As Sino-American rivalry acquires a new momentum to the east of India, New Delhi will come under pressure to modernise its armed forces and ramp up military diplomacy across Asia. But it is not clear if India's defence leadership can shed its current doctrine of masterly inactivity.
The naval muscle-flexing by Washington and Beijing in the last few weeks - in North-east and South-east Asia — reflects a rapid evolution of the strategic environment in our Asian neighbourhood.
The US and Chinese naval muscle-flexing in the waters of the Korean Peninsula and the visit of the US aircraft carrier George Washington to Vietnam last week point to a historic shift in Asia's international relations.
As old partners — China and the United States — try to stare down each other, new alliances are being forged between former adversaries — Vietnam and America. That this rearrangement has little do with ideology should draw some of our defence decision-makers out of the time warp they seem to be caught in. After all, China and Vietnam are among the few communist states left in the world.The current shift could be as consequential as that in the early 1970s. After more than two decades of war and conflict with Chinese communists and refusing to recognise the People's Republic as the legitimate representative of China, Washington reached out to Beijing in 1971. As Washington played the China card against the Soviet Union, the rest of Asia ended its hostility to Beijing and welcomed its integration into the international system.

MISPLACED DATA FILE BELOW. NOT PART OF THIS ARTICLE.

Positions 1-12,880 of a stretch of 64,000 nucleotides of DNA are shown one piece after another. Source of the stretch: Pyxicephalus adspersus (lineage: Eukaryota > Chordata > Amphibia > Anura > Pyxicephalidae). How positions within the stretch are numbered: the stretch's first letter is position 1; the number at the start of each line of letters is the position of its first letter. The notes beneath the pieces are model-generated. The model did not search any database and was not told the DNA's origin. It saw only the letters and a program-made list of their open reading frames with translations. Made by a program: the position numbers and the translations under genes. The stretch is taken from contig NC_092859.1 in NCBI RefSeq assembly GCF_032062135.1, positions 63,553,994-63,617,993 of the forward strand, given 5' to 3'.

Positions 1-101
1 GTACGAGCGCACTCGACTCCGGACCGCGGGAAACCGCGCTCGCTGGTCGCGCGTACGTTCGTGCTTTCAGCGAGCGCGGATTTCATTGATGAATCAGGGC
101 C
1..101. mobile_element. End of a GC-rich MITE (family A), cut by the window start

The Sino-American partnership against Moscow survived the collapse of the Soviet Union at the turn of the 1990s. As the economic interdependence between the two deepened in the last decade, some American analysts made the case for an informal Sino-American political condominium called “G-2”. Beijing's new assertiveness on a range of issues, however, shattered these hopes.
China's muscular military and foreign policies have put it at odds with its neighbours. The smaller nations of Asia are coping with the rise of China through internal and external balancing.
Internal balancing is about building one's own military capabilities. According to the authoritative Stockholm International Peace Research Institute, arms purchases by the South-east Asian nations have doubled in the period of 2005-09 in comparision to the previous five year period.
External balancing involves combining one's own capabilities with those of a great power. Most of China's neighbours are turning to the United States for protection against a rising China. Japan and South Korea, who seemed to down play their traditional alliance with the United States in recent years, have in the last few months decided to re-embrace the United States. Many of them also want to expand their defence cooperation with India.
As America reaffirms its primacy in Asia, a rising China is unlikely to back down. Beijing, instead, will seek to step up its own military capabilities further vitiating the regional security environment.
Asia's new military dynamic means India can no longer afford its current laidback approach to military modernisation. Nor can New Delhi ignore the growing demands from its friends and partners to contribute to Asian security amidst the rise of China and the perceived decline of the United States.
Most of Asia sees India's emergence as a valuable factor in constructing a stable Asian order. New Delhi's problem has not been a shortage of money but the lack of strategic imagination. The absence of a purposeful defence leadership has emerged as the biggest constraint on India's ability to raise its strategic profile in Asia.